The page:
In a land crawling with bears, it’s not so common to see one.
So here I am—four months in Alaska this summer, and never a bear in view.
It’s okay, actually. Hiking to the falls, climbing a mountain—all that is adventure enough, and I would prefer not to see a bear at those times. In fact, I’ve been warned about them repeatedly…
In the spring, the locals say, bears come out of hibernation and hunt for food. They’re on a diet of sorts, though, and they want to eat their greens. If you make a lot of noise when you’re out in the woods, they likely won’t bother you.
In the summer, the bears disappear into the brush. They’re still looking for food, but they’re rather shy about it. You might walk past half a dozen on an afternoon stroll and never know it. Just make some noise, so you don’t come around a corner and startle one accidentally.
In the fall, the bears are once again looking for food. Bears and mosquitoes both, and they know that time is getting short.
Still, even in the fall, it’s not so common to see a bear.
That’s why we have to go out looking for them.
Over the past couple of weeks, we’ve hosted a couple of photography workshops at the lodge. One couple came the first week, another couple this week—they stay at the lodge and fly out with Jim Barr, a professional photographer for lessons on using cameras in a variety of settings and light conditions.
And on Wednesday this week, I went bear viewing with the group.
Not only that, but one of the guys on the crew loaned me his Canon XTi for the day. Someone else offered to loan me a pistol as well, but I decided to stick with the Canon.
So it was—with barely time to take a breath—my day changed from cleaning two cabins and dusting lodge furniture to climbing aboard Katie, Glen’s float plane, with a sack lunch, a pair of waders, and two cameras. (I took my own camera along, of course. I knew how to take pictures with that…but a DSLR? How does that work?)
At any rate, I'm pretty sure I didn't look as impressive as the other photographers with their huge lenses and professional quality tripods.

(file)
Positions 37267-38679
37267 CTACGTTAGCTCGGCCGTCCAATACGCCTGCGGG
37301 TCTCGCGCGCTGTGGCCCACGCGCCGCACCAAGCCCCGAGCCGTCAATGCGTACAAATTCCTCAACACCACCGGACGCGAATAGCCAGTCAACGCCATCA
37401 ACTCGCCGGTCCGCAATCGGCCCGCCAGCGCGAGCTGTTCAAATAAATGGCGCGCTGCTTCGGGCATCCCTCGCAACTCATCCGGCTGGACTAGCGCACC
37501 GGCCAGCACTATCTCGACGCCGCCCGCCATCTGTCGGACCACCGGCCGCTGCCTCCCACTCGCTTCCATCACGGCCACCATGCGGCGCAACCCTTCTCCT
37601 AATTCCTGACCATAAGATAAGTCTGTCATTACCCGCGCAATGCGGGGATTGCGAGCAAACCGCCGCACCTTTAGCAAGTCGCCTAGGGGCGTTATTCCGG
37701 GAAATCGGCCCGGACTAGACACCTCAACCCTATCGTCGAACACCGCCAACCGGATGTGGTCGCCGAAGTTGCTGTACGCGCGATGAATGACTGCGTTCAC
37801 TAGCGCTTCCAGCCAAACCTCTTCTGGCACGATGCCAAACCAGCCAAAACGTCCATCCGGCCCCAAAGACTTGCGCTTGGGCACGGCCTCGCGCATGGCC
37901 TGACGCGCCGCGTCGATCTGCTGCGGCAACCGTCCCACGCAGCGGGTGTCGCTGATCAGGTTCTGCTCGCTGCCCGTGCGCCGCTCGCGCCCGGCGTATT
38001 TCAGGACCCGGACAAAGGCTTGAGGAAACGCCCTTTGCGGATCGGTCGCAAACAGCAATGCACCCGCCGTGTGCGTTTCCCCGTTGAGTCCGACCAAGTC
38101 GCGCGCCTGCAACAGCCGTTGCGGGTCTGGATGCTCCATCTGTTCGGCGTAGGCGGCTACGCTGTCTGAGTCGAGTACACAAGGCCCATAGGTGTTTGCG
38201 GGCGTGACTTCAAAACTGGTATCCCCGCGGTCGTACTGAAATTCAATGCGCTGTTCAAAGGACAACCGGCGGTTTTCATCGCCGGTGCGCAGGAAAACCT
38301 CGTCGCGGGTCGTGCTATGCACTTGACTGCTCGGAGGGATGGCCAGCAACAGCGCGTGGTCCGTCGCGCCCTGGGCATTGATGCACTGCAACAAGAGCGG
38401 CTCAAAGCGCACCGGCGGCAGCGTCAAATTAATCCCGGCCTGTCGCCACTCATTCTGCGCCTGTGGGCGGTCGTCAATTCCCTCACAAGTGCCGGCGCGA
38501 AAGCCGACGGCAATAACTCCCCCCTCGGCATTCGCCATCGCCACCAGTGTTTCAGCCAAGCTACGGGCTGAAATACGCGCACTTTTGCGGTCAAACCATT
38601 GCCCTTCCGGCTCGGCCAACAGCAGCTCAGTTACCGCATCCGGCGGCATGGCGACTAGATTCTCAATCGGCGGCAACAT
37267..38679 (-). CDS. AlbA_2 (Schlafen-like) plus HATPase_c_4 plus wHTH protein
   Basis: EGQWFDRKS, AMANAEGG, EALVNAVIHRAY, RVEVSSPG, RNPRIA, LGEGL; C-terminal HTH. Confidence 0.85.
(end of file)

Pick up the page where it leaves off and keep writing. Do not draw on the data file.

About forty minutes after takeoff, Glen landed us in a small lake about forty minutes south of the lodge, and we hiked from the lake across a flat hump to the river, where we had spotted bears feeding on salmon.
It was a slow day on the river—the salmon run was over for the year, and very few fish remained in the stream.
We found the bears, though—a sow and cubs far off on the hillside eating berries, one or two others splashing along the bank…
…along with a few seagulls too.
Glen and Jim led the way up the river to a shelf halfway down the bluff, where they could set up their tripods. I figured out how to change the standard lens on the Canon for a telephoto lens.
We took photos, adjusted our settings, and took more photos, while a couple of bears wandered up and down the river below us. Once in a while, a bear caught a salmon or dragged a dead fish out of the shallows. A couple times, they swam across the river to a different fishing hole and shook the water off before taking up a new post.
Eventually, the bears wandered off and disappeared around the bend. Maybe they were bored—or they had scheduled a performance downriver a mile or so. At any rate, we had a quiet spell and a chance to eat lunch.
We were just finishing, and I hadn’t packed my lunch bag back into my backpack, when a big honey-colored bear sauntered down the bluff beside us and strolled along the path beneath us.
Think about standing at the top of a flight of stairs, looking at a bear at the bottom of the steps—that’s how close it felt.
The bear ignored us, though, and wandered down to the water for a short fishing excursion, while we snapped photos—and waited for her to turn around and face the right direction for the lighting.
That's a bear's life around here.
Through the day, we spotted some other wildlife as well, including a ground squirrel. It wanted to imitate its citified cousins, trying to run almost under our feet. And if you look closely, you might find the ptarmigan hiding in the bushes...
Early in the day, Glen wondered briefly about takeoff from the lake, if the wind didn't pick up. By mid-afternoon, the wind was still calm, so he told the others he would fly me out to another, larger lake, drop me off with some of the gear, and then come back for them.
It shows how little I know about this kind of life. Getting dropped off at a lake in bear territory and warned to be careful? Okay—I know not to wander too far, and I’ll make lots of noise while I’m there. I can handle that.
But getting dropped off somewhere and handed a gun? That’s just a little weird, not to mention unnerving.
Sadly, (or perhaps fortunately), the wind had changed around by the time Glen and I reached the plane. The rain was setting in as well, so Glen taxied across to the other shore and picked up the other two passengers. I was told to sit in one of the back seats—someone else, bigger than me, needed to ride co-pilot so we could get more weight forward. Once everyone was settled, we taxied out, headed into the wind, and lit out for home.
Anyway—yes, I have now seen a bear this year. I’ve also heard stories of a brown bear visiting the town in the past week, but at this point, I’ll be just as happy not to see that bear before I leave, or any others either.
At least, not without having a camera with me—point-and-shoot or DSLR.